There is no doubt that financial markets are completely besotted by what is happening in Europe. While the eurozone only accounts for a small share of global economic growth, the transmission of a European crisis can have much more far-reaching consequences.

This is a function of three things.

First, Australian debt and equity markets still place a much higher weight on economic developments in the US and Europe than would be implied from either their direct contributions to Australian economic growth, or global growth.

It is a habit that is proving very hard to shake, much to the frustration of the RBA. And it is borne out strikingly in financial market correlations: while the direct economic linkages between Australia and the North Atlantic economies are modest (around 70 per cent of our exports go to Asia), our equity and debt investments are correlated very closely with daily movements in their US and European counterparts.

Second, and partly an artifact of the first point, the wholesale funding that our banking system sources from overseas is currently being choked by the North Atlantic problems.

If banks cannot get access to funding, they stop lending, and growth will be an immediate casualty. Fortunately, we have been through this episode before, and there are now well-established measures to protect domestic bank funding, including government guarantees of bank deposits and liabilities, and new liquidity facilities offered via the RBA.

So, there is no reason to expect any big change in the Australian banking system’s access to funding in the near-to-medium term as long as the state remains the lender of last resort, which it will.

The final transmission mechanism is consumer and business sentiment. It would seem that in today’s much more closely interwoven world, where financial news is telegraphed via the internet instantly across computer screens, shocks in one part of the planet are transferred much more quickly to once far-removed locations. Domestic business confidence and investment decisions appear to be more responsive to foreign events than ever before. While it is less obvious how Australian consumers will react, we can be sure that they are more sensitive to global developments than they have been in the past.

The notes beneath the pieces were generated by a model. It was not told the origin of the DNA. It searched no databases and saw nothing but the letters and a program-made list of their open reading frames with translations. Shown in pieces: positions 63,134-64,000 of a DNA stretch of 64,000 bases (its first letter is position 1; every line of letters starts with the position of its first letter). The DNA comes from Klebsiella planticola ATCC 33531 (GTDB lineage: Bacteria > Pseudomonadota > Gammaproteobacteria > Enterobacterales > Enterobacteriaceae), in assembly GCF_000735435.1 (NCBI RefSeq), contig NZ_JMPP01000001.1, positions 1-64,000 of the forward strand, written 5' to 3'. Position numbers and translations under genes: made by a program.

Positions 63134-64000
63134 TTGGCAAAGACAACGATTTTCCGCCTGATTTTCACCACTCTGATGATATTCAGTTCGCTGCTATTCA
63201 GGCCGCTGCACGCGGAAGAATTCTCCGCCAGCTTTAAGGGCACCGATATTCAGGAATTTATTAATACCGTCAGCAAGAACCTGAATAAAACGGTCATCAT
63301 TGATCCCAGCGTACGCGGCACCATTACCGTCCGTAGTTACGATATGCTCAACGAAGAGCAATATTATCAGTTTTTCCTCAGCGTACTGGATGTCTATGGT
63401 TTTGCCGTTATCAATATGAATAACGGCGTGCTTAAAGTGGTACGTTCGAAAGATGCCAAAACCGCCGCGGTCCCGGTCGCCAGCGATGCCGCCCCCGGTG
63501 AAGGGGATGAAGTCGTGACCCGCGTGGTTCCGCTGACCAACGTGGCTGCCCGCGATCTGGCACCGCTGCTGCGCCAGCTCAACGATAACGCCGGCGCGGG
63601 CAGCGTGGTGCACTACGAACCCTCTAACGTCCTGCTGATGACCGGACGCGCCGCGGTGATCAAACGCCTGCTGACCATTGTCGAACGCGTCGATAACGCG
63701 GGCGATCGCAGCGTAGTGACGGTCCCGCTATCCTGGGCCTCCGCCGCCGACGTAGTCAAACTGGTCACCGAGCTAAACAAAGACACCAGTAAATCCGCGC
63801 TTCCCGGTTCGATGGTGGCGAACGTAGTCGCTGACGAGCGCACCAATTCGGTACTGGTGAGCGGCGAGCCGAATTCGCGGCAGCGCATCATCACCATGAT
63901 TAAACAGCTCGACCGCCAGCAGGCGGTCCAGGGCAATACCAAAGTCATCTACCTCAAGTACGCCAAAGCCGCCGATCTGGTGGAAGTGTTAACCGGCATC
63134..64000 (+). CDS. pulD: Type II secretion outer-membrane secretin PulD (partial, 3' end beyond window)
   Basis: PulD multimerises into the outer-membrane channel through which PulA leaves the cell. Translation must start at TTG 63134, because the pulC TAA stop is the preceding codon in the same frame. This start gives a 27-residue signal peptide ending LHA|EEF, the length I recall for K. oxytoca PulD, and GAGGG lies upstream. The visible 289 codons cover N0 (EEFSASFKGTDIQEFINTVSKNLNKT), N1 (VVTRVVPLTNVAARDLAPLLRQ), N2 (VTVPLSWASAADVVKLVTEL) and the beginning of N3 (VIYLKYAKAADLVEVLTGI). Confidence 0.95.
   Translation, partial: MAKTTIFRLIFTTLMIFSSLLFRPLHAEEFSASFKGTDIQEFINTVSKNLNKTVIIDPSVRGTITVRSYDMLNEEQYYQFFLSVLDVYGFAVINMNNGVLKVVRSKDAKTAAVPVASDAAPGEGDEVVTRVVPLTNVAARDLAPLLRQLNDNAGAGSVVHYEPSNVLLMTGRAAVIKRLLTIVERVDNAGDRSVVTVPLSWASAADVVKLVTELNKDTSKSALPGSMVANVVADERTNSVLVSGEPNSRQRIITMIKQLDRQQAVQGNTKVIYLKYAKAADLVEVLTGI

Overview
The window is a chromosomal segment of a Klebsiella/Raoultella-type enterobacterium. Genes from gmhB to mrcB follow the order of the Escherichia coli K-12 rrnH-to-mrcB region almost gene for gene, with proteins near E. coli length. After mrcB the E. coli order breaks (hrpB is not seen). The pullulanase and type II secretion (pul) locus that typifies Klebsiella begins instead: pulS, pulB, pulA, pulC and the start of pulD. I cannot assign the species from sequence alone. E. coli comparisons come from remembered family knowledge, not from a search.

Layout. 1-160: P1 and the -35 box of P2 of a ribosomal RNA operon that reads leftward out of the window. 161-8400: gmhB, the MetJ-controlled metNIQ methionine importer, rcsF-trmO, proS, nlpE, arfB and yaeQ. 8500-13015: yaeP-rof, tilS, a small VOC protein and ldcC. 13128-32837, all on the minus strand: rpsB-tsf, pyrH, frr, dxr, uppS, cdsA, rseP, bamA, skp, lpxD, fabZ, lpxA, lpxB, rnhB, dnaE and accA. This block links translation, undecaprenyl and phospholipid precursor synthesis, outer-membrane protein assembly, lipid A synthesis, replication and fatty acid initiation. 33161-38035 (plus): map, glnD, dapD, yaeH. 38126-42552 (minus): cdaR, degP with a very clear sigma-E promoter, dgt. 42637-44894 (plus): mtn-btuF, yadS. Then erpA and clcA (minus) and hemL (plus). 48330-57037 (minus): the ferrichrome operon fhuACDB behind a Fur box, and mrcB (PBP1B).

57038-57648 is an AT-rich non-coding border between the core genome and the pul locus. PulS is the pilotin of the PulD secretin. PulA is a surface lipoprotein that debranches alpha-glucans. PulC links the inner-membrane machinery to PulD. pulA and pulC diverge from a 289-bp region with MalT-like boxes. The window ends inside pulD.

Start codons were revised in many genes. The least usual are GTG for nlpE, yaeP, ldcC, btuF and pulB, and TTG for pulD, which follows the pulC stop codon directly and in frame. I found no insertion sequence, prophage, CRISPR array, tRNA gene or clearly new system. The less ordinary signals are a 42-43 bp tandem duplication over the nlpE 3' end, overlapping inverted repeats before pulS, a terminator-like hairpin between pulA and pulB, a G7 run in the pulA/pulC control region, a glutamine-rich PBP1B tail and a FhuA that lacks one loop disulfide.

The essential polarisation between the underlying, and positive, economic growth pulse in Australia, and the snowballing turmoil in the eurozone, was highlighted by yesterday’s construction work data. In the third quarter this key component of GDP confounded pessimists, rising by an incredible 12.5 per cent (the largest result on record) in comparison with market expectations of a 2.0 per cent increase. This has the potential to increase the third quarter real GDP print by an amazing 1.7 percentage points, which would be a stunning result if the final numbers get anywhere near it.

Since 2007-08 I have argued that Australian cash and fixed-income should be the preferred destinations for your savings. Nothing since has changed to shift my view.

This article first appeared Property Observer on November 24. Republished with permission.

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Christopher Joye's expectations of rate cuts for mortgage holders contradicts Robert Gottliebsen's comments on a looming credit crisis emanating in Europe. If Germany can't find buyers for its debt, what are the chances Australian borrowers will find money on easy terms? (Breathing life into Aussie property, November 23.)
My Joye seems to avoid facing the fact that the reason interest rates may be heading south is that this is what the RBA see as the most appropriate course of action for an economy approaching crisis (Breathing life into Aussie property, November 24).